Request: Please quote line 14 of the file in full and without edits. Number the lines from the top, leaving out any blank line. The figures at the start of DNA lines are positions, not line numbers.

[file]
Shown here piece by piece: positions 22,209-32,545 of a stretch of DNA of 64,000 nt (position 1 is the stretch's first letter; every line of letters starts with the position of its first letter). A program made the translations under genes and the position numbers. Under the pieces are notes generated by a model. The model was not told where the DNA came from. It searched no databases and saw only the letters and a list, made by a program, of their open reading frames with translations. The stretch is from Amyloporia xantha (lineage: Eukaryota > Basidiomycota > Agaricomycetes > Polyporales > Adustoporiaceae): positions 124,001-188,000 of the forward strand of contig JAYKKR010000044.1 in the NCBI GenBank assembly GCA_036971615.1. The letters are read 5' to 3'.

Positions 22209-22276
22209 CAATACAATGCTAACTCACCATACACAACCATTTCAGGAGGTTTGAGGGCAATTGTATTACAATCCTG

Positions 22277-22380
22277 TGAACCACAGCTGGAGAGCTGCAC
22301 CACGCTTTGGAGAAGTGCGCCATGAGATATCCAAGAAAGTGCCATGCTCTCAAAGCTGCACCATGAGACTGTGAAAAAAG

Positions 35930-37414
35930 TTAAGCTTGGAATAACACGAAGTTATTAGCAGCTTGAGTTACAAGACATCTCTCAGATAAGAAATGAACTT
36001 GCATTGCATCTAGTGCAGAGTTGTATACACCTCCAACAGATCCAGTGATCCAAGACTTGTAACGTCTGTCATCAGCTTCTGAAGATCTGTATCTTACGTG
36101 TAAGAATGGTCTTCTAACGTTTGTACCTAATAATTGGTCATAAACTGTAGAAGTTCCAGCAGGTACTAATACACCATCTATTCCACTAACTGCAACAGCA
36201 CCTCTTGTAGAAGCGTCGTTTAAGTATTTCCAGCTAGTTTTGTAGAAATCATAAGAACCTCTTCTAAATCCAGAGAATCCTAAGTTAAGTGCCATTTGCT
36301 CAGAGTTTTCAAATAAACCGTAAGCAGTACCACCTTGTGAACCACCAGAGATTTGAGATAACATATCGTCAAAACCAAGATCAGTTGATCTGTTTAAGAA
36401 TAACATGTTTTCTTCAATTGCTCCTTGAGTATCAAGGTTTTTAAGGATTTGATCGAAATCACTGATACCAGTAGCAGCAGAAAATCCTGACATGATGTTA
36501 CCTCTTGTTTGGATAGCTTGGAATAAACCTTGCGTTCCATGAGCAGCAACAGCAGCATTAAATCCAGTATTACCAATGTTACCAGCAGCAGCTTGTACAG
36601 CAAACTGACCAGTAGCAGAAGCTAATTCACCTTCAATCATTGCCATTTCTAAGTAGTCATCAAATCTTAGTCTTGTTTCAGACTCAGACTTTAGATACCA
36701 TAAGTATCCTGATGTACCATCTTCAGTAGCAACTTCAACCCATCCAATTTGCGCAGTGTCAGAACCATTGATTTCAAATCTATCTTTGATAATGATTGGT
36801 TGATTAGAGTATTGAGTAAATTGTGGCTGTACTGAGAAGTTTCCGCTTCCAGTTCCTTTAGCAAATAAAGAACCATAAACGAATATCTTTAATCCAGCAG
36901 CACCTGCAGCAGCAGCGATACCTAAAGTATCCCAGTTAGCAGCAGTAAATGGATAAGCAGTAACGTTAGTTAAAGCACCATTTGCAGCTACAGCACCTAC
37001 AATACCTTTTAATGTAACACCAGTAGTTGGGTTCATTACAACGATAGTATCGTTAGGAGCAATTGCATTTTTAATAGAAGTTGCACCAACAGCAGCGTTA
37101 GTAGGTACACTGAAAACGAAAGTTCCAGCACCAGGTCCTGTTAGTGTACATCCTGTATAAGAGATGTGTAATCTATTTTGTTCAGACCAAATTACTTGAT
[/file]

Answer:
36501 CCTCTTGTTTGGATAGCTTGGAATAAACCTTGCGTTCCATGAGCAGCAACAGCAGCATTAAATCCAGTATTACCAATGTTACCAGCAGCAGCTTGTACAG